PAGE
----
Next governor could leave legacy on Supreme Court for years
Florida's 2014 governor's race may become an expensive popularity contest over who steers the state in the next four years but one little-discussed job — the power to appoint — could give the next governor a legacy that lasts much longer.
Four members of the seven-member state Supreme Court reach mandatory retirement age during the next four years and, depending on how the retirements play out, the next governor may have the power to pick their replacements.
The prospect of choosing the men and women who serve as a powerful check on legislative and executive power is so potent it has already become a significant fundraising draw in the governor's race for both Democrat Charlie Crist and Republican Gov. Rick Scott.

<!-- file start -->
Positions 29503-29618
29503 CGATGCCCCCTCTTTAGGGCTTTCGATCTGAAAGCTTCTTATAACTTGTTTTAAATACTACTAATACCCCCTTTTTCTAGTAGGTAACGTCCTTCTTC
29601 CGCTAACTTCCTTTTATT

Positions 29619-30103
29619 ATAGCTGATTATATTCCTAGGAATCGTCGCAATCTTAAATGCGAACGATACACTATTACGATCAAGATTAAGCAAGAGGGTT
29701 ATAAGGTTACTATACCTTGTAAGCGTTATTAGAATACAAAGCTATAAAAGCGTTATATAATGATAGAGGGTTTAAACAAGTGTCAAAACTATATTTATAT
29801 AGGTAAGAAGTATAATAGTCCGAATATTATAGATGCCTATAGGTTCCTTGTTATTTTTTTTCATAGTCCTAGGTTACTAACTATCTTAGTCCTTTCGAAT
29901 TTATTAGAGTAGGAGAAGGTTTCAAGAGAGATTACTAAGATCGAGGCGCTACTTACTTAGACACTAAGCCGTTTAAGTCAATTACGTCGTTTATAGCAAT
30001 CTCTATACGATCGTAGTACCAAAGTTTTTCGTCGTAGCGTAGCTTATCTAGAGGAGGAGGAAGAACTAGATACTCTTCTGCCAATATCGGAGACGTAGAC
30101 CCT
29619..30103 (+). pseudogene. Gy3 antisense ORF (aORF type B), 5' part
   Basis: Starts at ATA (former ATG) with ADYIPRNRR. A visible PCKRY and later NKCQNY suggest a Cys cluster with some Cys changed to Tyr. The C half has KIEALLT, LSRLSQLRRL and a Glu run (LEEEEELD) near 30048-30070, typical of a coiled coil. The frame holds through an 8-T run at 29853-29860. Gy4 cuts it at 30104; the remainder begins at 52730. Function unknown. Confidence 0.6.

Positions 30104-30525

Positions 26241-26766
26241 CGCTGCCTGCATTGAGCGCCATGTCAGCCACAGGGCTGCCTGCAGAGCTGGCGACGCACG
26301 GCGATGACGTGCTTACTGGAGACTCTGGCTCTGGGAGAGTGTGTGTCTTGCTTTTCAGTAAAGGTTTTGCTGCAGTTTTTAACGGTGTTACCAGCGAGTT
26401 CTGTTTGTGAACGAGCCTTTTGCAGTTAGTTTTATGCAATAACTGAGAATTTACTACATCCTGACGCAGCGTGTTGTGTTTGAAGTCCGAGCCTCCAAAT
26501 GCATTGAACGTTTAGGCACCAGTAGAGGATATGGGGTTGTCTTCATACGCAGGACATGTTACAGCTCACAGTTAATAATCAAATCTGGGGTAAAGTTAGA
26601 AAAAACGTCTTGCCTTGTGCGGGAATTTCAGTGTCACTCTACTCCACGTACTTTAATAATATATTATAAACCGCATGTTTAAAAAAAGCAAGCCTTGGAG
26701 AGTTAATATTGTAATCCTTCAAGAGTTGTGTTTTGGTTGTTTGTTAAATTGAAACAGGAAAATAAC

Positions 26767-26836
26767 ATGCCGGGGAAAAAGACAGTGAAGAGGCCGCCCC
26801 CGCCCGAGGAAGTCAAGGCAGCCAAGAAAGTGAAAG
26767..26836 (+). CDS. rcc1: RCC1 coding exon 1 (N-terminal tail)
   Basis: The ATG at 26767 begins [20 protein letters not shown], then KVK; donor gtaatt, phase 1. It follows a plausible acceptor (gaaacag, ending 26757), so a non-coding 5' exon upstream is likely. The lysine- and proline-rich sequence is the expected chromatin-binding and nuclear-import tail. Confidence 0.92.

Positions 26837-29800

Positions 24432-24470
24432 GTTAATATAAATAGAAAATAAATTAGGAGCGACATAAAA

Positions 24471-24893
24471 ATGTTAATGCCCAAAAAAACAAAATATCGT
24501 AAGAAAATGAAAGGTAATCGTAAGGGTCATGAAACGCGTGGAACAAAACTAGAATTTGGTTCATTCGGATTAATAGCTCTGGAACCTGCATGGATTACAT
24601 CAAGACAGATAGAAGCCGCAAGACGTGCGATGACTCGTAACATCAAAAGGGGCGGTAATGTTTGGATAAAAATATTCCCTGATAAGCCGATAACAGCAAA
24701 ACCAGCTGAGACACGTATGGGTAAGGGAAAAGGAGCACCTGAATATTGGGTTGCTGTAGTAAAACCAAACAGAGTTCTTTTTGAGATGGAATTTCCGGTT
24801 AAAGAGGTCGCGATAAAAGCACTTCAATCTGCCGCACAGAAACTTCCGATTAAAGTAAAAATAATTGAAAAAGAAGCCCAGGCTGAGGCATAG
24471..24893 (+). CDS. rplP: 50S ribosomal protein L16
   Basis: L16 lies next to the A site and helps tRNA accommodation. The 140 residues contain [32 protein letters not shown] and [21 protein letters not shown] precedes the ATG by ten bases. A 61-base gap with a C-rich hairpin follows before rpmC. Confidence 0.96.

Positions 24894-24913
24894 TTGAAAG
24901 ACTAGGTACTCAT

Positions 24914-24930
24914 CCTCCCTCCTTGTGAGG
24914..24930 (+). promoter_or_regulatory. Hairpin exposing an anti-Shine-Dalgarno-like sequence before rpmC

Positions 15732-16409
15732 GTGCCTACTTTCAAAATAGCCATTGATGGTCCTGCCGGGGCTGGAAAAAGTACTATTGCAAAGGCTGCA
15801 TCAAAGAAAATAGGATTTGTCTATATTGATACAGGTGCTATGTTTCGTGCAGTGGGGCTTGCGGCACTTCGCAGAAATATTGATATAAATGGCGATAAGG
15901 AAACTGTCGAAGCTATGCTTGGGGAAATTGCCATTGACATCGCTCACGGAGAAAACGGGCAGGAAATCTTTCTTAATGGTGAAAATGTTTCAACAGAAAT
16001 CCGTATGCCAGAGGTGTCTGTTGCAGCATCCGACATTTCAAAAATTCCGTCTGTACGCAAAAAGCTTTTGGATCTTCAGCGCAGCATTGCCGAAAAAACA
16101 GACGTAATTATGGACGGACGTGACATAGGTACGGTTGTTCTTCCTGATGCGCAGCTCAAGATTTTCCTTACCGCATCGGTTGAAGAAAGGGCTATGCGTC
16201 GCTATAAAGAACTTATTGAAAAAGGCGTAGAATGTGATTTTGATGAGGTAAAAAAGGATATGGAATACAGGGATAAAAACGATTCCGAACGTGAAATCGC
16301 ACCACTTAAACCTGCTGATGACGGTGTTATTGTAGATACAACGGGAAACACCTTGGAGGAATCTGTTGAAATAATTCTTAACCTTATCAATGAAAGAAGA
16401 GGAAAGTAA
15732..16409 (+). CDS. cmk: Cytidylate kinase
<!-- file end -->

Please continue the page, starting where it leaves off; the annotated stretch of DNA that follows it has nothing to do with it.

But, in addition to the power of the pick, there is palace intrigue: Florida law is so unsettled about the exact timing of judicial retirement that some suggest three of the justices could wait out the next governor until the last day of his term in January 2019, and it could take a lawsuit to resolve it — which could be decided by the retiring justices.
Florida's Constitution requires justices to retire on their 70th birthday or at the end of a six-year term, if they are halfway through the term, whichever is later. Story here.